As far descents into hell go, Fernando Meirelles' Blindness sure is stylized. Awash in blurs, whiteouts, shadows and unbalanced compositions, his apocalyptic view of humanity at its worst is an endurance test of frightening disability. If you've got a hankering for something that captures the cultural zeitgeist of post-9/11 paranoia, financial uncertainty and total public chaos, then look no further.
Taken from José Saramago's allegorical novel, the film imagines the end of civilization as caused by an epidemic outbreak of blindness. Set in an unnamed city, the opening starts promisingly enough as we watch the illness spread from a Japanese businessman to a thief to a physician to everyone in his office and on and on. Before long the authorities round up the infected urbanites and quarantine them in a dingy prison-like facility. Then the real "fun" begins. An ophthalmologist (Mark Ruffalo), his wife (Julianne Moore), a call girl (Alicia Braga), a one-eyed Danny Glover and a vicious thug (Gael García Bernal) are tossed in with dozens of other sightless character actors. None of them are given names and all of them discover that the outside world has abandoned them to their own devices. The crux is that Moore, unaffected by the disease but determined to stay by her husband's side, can see. Unfortunately, she can't stop things from descending into Lord of the Flies-style brutality, as the family of man shows its true miserable colors.
Blindness spares the audience nothing as garbage and human waste pile up in the hallways and its Hollywood actors shun makeup and hair products. Food is stolen and stragglers are shot, as might-makes-right anarchy settles in. It all culminates in an obscured and horrifying orgy of rape that tests the boundaries of cinematic taste.
Meirelles (City of God, The Constant Gardener), using off-kilter camera angles, quick edits and an ever-changing focus, does a good job of conveying the growing madness, but his now-you-see-it, now-you-don't style of filmmaking is all style over substance. His art school techniques are detached from any real social message, and, unlike the best horror or suspense directors, he never confronts or examines the audience's voyeurism. Ultimately, we're never sure if Meirelles believes our sight is a blessing or a curse.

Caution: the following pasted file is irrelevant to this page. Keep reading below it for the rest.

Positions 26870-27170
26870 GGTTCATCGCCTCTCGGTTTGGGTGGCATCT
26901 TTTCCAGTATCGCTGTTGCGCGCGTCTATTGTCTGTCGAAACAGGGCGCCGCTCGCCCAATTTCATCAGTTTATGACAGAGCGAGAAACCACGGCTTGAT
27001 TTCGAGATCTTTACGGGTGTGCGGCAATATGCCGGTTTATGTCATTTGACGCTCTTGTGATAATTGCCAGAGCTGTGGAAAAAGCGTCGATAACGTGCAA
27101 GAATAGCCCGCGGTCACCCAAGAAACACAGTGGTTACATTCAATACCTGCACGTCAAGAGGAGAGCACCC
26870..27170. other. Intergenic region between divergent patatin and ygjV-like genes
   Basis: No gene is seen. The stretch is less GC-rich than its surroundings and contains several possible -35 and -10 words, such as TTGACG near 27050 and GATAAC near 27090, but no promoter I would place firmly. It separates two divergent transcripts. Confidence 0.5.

The allegorical underpinnings in Blindness also barely resonate. Parables tend to be better suited to novels because their characters are stand-ins for the nuances of human nature. Except in the most skillful of hands, film is too literal a medium, uncomfortable with blatant metaphors. Julianne Moore, though her unnamed "doctor's wife" may represent a specific truth about humanity, will only ever be Julianne Moore — no matter how fine her performance. Without subtext or poetic license, she's merely a long-suffering and unknowable saint. This both undermines and diminishes the point of Saramago's novel. There is no sweep or greater truth, just the miserable experiences of two-dimensional characters.
Still, despite its dreary and earnest stoicism, Blindness is absorbing at times, offering a crude but effective metaphor for modern human isolation. It's an opportunity to reflect on the inevitable failings of humanity when faced with real-life disaster — and the hope that decency will win out.
However, unlike Alfonso Cuaron's Children of Men, which understood that it was an action film first and parable second, Meirelles is far too proud of his limited conclusions. Blindness revels in its despairing seriousness and didactic tone and, um, lacks any real vision.
Jeff Meyers writes about film for Metro Times. Send comments to firstname.lastname@example.org.
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